“Save yourself a huge headache and your time and go somewhere else!” “I don’t care that this place is just a mile from my house. I’ll travel 15 miles just for better service if I have to.”“Employees sneer and make rude gestures behind each other’s backs, very unprofessional.”
Sounds harsh, but these are real reviews of Southern Nevada doctors floating around the Internet right now.
In a perfect world, doctors wouldn’t be subjected to negative comments by one-time patients, long-time clients, complete strangers or friends of former patients on a digital quest for revenge.
But, this is America.
Freedom of speech is an American societal pillar and patients are taking that freedom beyond “OMG, this doctor is totally bad” verbal conversations within their circle of friends and having “OMG, this doctor is totally bad” conversations on the web, reaching a much larger audience.
The majority of doctor reviews, even when laced with severe criticism and fiery language, are well within the law and within site regulations. Some patients simply have bad experiences that don’t meet their individual expectations and want to assure that new and existing patients know exactly what to expect.
In reaction to negative reviews, some doctors have tried to file lawsuits for defamation, but quickly realize that defamation is incredibly difficult to prove, especially if the doctor is considered to be a “public figure.” Courts generally side with those voicing an opinion, unless the opinion is significantly fabricated or completely false.
Some doctors respond to reviews with just as much anger and expletives as their reviewers. Angry rebuttals by doctors typically lead to a nasty, drawn-out, publicly-visible conversation and stray from the professionalism associated with the medical industry.
So, what do you do to protect your online reputation on doctor review sites?
According to Lindsay Alford, social media specialist for MassMedia, the worst thing you can do is be absent from the online conversation.
“It is essential for practices to participate in social media and monitor online reviews regularly,” said Alford. “Either you manage your online reputation, or your patients and competitors will do it for you. Monitoring reviews helps you identify customer care concerns and maintain a quality health care experience.”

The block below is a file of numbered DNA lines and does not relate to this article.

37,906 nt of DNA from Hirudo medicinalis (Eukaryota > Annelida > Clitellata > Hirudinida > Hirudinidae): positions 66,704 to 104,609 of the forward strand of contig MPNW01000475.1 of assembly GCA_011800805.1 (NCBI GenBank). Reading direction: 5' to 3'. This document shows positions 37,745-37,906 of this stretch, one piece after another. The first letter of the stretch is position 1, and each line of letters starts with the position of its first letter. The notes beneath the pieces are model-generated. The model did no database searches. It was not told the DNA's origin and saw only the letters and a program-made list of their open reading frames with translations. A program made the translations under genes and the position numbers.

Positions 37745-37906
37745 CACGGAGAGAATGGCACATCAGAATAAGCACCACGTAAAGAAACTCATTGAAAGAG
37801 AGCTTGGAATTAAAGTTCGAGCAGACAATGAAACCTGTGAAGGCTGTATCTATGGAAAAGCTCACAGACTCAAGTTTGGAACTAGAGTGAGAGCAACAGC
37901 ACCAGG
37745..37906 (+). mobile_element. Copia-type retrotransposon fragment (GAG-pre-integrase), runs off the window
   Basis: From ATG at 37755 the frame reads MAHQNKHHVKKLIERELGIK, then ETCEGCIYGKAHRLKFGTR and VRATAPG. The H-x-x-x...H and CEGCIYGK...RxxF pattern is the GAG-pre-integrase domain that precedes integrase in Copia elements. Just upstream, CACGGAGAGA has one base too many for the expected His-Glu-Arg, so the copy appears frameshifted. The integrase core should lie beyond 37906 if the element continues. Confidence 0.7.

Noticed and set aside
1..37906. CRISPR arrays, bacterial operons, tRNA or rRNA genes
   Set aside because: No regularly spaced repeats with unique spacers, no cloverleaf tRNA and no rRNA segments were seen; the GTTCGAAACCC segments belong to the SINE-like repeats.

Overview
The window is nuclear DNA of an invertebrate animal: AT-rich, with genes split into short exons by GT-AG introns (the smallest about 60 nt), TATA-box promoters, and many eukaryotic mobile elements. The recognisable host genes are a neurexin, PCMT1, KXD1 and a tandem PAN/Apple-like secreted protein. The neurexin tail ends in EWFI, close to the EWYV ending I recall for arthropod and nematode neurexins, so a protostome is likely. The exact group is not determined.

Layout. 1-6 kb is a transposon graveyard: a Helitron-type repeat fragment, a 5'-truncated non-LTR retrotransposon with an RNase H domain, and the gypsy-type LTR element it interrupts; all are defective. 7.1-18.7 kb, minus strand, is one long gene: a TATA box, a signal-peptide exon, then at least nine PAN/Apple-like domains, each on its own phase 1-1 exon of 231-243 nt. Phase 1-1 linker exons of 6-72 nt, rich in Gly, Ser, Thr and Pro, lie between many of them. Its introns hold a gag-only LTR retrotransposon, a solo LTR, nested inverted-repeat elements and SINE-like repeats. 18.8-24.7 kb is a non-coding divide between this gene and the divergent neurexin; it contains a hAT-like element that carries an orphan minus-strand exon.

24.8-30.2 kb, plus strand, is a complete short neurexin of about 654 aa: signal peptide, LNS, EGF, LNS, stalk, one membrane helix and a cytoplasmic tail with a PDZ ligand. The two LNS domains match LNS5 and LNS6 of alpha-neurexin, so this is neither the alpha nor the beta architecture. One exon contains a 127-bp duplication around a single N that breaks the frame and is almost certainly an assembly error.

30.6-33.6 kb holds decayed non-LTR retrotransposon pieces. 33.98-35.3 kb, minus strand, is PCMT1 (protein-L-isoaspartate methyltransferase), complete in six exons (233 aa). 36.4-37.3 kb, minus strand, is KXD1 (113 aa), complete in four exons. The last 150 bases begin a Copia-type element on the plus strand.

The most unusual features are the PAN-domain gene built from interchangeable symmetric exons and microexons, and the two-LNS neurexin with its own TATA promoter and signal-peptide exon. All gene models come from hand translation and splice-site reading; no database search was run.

Most doctors’ names appear on Yelp, Vitals.com, RateMDs, AngiesList and/or HealthGrades already. Most doctors also have a handful of reviews attached to his/her name, some positive and some negative.
A doctor’s first inclination when responding to an adverse review may be to draft a wordy, negative rant. In reality, doctors should do the exact opposite.
“The best way to respond to a negative review is to keep your response simple and positive,” said Alford. “Listen first, engage second and talk last. Your patients want to be heard. They also want to know you care.”
In an effort to personalize patient concerns, doctors should also suggest taking negative feedback out of the public spotlight and into personal conversation.
“Remember, other patients, potential patients, and future partners are observing,” said Alford. “Also, once you have resolved a concern, kindly ask your patient to retract or update their review.”
Social reviews carry immense weight on Google and other heavyweight search engines like Bing and Yahoo. The pure amount of written content on social review sites is enough to carry the sites and the reviews right to the top of search results. Thus, it’s important to collaborate with social review sites to keep your contact information and clinic address updated and accurate.
Dr. Stephen J. Portz, director of cardiology for HealthCare Partners of Nevada and a recently awarded “Top Doc” by Vegas Seven magazine, joined HealthCare Partners earlier this year after serving patients at a Las Vegas clinic for eight and a half years. When he joined HealthCare Partners, Dr. Portz moved his practice to a new, state-of-the-art facility at the medical office building at Southern Hills Hospital.
To notify his patients of his clinic change, Dr. Portz sent out 12,000 letters with his new address, but some patients were still finding his old address in online search results. Portz, who sees 25 to 30 patients daily, learned the importance of keeping information updated online.
“At first, I assumed that everything would automatically be changed with my transition,” said Portz. “In reality, I had to work with sites to update my address and contact information and it did take some time. It is important for patients to have the right phone number and address, or else they will not find you.”
In addition to keeping information updated, doctors must develop a social review strategy. Sites like HealthGrades and Yelp are the new frontier for referrals, recommendations and communal reputation. Doctors must explore this important channel to their advantage by monitoring social reviews daily, responding to negative reviews with professionalism and regularly generating positive reviews from their clients.